Friday, April 29, 2016
C.A. Says County Failed to Justify Public Records Cost
By KENNETH OFGANG, Staff Writer
Stanislaus County failed to justify the fees it charges for copying public records and must reconsider and potentially make refunds, the Fifth District Court of Appeal ruled yesterday.
The court reinstated an action by California Public Records Research, Inc., which sought a writ of mandate compelling the county to reduce its fees of $3 for the first page and $2 for each additional page. The plaintiff claims the county violates a Government Code section requiring the fees be set “in an amount necessary to recover the direct and indirect costs of providing the product or service,” and said there was no reason it should have to pay $33 for a copy of a standard deed of trust.
Stanislaus Superior Court Judge William Mayhew denied relief, holding that the county’s Board of Supervisors acted within its discretion in setting the fees.
Justice Donald Franson Jr., however, said the county failed to present sufficient evidence to show that the fee schedule it adopted in 2001 represents its current, actual costs of copying and producing the documents.
Franson said the county apparently relied on a study that was based on averaging per-document, rather than per-page, costs.
The study cited an official’s estimate that it took three minutes of clerical time to copy an average document, and that the average cost of copying a document was $2.97, or 99 cents per minute of clerical time.
The problem, the jurist said, was that “the study did not explain how the $2.97 in costs related to the per page recommendations.”
He gave the examples of a two-page document for which the county would charge $5, a seven-page record with a $15 charge, a 22-page instrument with a $45 charge, and a 30-page copy for which $61 would be charged.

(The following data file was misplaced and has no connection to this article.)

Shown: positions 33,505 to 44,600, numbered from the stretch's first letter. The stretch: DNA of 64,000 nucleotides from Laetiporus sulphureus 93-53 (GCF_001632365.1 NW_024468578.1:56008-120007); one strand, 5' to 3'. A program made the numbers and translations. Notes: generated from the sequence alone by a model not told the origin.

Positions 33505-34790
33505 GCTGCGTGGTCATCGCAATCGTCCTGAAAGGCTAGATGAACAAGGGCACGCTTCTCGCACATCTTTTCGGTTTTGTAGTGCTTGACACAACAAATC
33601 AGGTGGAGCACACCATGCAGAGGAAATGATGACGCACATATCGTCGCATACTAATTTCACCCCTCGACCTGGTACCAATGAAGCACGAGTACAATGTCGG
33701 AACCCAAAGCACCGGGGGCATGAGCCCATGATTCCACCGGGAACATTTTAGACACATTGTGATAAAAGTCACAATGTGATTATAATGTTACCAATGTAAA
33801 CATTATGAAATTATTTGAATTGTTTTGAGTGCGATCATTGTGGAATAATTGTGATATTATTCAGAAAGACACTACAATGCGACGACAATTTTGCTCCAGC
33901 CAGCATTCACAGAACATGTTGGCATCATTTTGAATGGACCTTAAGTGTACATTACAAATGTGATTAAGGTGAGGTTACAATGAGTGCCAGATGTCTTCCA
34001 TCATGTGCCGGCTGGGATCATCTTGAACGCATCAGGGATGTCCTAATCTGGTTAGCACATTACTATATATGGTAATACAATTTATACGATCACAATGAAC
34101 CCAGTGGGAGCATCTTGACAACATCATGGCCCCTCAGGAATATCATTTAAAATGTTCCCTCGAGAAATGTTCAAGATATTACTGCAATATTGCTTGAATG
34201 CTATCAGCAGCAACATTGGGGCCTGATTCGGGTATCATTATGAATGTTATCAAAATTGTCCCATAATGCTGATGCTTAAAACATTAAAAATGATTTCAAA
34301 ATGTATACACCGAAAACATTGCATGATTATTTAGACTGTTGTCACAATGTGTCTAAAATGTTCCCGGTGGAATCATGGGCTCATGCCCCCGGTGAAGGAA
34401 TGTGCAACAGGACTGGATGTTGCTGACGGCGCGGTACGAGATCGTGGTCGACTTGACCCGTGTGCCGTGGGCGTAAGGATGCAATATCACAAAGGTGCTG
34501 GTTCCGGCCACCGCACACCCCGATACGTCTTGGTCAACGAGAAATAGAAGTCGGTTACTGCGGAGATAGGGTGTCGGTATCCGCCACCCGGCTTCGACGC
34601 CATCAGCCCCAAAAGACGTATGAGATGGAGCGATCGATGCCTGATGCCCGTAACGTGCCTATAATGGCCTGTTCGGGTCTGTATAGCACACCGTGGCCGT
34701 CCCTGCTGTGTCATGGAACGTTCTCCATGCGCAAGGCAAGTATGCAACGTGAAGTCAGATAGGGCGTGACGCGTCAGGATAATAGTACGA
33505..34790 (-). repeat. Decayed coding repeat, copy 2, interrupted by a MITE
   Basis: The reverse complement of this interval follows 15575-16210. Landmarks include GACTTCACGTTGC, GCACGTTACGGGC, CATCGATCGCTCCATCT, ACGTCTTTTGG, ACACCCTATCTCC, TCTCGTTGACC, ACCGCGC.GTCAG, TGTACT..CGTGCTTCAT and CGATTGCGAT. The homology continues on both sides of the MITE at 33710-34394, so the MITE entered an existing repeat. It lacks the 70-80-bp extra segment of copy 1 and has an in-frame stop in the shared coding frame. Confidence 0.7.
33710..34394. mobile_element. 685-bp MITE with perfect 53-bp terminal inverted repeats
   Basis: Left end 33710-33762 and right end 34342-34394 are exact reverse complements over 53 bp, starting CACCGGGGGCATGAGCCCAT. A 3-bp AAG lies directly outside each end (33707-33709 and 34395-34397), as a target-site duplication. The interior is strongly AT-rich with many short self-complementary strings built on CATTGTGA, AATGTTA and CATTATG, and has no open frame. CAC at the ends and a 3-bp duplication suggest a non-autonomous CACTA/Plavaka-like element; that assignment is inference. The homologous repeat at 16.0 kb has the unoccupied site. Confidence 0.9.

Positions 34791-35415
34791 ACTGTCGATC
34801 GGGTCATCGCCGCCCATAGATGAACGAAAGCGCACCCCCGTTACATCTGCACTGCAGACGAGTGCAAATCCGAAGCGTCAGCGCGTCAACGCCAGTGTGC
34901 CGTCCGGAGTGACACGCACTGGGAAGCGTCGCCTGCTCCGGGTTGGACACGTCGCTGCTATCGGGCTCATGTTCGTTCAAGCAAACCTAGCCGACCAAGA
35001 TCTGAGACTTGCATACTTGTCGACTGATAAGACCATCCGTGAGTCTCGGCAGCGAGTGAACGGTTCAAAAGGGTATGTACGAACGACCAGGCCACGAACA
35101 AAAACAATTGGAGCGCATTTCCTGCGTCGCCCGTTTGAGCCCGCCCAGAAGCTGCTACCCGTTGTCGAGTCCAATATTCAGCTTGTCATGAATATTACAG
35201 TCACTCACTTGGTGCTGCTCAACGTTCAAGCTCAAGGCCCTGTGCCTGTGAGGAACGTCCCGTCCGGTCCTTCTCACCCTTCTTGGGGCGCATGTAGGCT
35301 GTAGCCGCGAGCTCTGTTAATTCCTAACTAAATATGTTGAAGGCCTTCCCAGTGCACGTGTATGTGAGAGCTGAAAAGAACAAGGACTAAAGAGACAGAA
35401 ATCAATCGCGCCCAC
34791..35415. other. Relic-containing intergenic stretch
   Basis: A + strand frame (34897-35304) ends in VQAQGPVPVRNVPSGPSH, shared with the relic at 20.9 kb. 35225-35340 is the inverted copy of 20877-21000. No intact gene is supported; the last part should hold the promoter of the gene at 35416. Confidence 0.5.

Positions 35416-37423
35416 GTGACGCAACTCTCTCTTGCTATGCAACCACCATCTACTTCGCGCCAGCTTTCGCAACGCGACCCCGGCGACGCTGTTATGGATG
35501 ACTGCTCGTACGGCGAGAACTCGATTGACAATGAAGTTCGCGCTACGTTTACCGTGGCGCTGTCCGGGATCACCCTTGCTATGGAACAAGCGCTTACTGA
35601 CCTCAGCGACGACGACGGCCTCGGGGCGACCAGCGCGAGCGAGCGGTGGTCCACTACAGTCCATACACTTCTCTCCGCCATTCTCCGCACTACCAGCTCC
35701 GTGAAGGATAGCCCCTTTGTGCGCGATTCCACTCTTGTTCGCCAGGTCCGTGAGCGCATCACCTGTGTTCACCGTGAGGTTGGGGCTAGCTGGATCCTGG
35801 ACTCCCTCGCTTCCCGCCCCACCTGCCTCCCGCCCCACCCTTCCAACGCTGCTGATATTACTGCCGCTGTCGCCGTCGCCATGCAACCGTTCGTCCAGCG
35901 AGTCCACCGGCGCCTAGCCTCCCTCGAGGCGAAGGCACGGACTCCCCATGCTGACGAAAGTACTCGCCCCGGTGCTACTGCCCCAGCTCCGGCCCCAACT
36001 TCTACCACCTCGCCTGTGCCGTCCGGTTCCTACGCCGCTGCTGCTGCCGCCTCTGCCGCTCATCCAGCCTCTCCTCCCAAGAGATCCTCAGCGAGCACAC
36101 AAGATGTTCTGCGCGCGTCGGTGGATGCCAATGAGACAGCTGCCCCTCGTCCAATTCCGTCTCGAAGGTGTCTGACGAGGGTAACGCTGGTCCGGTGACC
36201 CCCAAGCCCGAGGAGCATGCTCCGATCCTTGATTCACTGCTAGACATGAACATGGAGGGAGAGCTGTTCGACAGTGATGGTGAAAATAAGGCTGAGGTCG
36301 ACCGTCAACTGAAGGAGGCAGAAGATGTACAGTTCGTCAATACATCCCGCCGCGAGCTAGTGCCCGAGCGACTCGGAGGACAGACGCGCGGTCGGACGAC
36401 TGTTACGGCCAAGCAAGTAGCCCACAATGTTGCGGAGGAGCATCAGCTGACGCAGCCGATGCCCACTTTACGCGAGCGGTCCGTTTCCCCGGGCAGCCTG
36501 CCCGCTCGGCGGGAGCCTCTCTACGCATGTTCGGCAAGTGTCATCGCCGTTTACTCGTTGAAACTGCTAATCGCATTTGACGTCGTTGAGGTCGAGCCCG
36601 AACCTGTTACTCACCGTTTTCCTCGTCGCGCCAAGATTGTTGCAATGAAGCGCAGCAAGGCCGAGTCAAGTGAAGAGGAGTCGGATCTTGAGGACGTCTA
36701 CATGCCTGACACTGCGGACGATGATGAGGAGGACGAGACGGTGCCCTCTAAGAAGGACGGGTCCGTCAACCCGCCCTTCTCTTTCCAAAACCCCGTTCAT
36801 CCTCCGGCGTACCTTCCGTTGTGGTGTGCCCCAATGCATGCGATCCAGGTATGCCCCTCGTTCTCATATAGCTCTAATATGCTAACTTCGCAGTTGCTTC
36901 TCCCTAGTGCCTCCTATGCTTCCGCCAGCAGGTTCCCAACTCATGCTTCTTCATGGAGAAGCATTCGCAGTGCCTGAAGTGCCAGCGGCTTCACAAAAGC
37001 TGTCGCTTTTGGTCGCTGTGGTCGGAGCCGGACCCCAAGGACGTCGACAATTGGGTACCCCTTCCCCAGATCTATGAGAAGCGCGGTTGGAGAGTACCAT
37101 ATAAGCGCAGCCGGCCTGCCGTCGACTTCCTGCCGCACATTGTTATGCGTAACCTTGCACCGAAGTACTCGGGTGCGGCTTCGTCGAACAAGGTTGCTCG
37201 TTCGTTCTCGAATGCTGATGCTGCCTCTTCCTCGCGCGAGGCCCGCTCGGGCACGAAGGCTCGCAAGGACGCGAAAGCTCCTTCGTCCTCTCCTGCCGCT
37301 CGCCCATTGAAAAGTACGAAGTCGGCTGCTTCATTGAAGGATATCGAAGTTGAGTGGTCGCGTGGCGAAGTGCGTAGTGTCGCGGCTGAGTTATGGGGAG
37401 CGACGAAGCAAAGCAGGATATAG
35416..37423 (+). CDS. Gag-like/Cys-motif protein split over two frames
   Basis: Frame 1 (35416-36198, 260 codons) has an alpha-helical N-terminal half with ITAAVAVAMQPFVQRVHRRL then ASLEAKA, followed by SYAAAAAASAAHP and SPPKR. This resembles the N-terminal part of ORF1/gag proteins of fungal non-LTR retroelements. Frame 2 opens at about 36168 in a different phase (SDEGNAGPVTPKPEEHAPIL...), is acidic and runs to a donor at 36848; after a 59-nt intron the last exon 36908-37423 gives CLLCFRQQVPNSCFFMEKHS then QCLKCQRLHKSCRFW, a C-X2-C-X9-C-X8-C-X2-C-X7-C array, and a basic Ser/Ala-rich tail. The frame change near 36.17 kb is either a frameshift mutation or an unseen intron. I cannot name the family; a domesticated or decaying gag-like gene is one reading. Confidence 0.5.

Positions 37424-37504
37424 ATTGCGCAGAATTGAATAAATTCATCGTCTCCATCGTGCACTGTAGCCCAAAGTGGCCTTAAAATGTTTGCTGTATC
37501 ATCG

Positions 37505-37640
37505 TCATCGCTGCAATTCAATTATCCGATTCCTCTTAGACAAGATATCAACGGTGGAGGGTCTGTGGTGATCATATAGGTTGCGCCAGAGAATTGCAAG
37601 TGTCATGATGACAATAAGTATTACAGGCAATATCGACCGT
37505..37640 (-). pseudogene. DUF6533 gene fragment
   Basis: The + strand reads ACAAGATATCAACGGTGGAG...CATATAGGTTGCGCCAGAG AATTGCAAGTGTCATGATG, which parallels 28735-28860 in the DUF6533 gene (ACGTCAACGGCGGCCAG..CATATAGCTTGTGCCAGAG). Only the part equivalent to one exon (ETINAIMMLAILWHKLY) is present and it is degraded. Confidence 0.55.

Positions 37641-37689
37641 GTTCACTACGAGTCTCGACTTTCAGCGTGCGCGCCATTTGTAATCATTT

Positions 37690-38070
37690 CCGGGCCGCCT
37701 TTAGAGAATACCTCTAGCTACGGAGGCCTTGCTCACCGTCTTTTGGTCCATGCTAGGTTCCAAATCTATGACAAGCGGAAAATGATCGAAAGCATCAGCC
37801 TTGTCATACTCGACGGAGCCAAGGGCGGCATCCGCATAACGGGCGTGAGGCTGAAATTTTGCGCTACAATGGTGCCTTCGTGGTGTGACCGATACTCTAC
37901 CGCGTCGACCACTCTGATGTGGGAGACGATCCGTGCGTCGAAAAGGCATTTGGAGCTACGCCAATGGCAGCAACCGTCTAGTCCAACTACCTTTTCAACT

“[T]he record contains no evidence that documents with these page lengths require that much staff time to copy and process,” Franson wrote. “The absence of evidence about the amount of time spent copying the second and subsequent pages of a document renders it impossible to apply the time-based methodology set forth in the 2001 study to calculate the costs to County of providing copies of those pages. Therefore, we have eliminated the time-based methodology as a way to support the fees charged for copies of the second and subsequent pages of an official document.”
Nor, he said, did the county—which rejected the plaintiff’s argument that it should charge something comparable to the 15 cents per page charged by commercial copy services, saying its copying process was more complex—present an alternative basis for calculating the fees the way it did.
The county, he acknowledged, has some leeway in setting fees, since the statute allows it to recover its “indirect costs.” But such costs, he said, must “be reasonably attributed to (i.e., reasonably related to) providing copies and excludes costs that cannot be reasonably attributed to the service of providing copies.”
On remand, he said, the trial court should issue a writ directing the county to establish a new fee schedule based on its direct costs, including “the amounts paid for (a) the paper, ink and toner used to make the copy, (b) the photocopier, including its operation and maintenance, and (c) the salary and benefits of the person making the copy,” and its indirect costs, including “(a) salary and benefits of all staff necessary for operating the clerk-recorder’s office, (b) lease payments for the building and equipment, (c) costs of utilities, services contracts, computers, equipment, and furniture; (d) maintenance and depreciation of office equipment; (e) office cleaning; and (f) insurance, office supplies and necessary travel expenses.”
In an unpublished portion of the opinion, Franson agreed with the trial judge that as long as copying fees do not exceed the county’s costs, they are not special taxes and need not be approved by local voters.
The case is California Public Records Research, Inc. v. County of Stanislaus, F07061.
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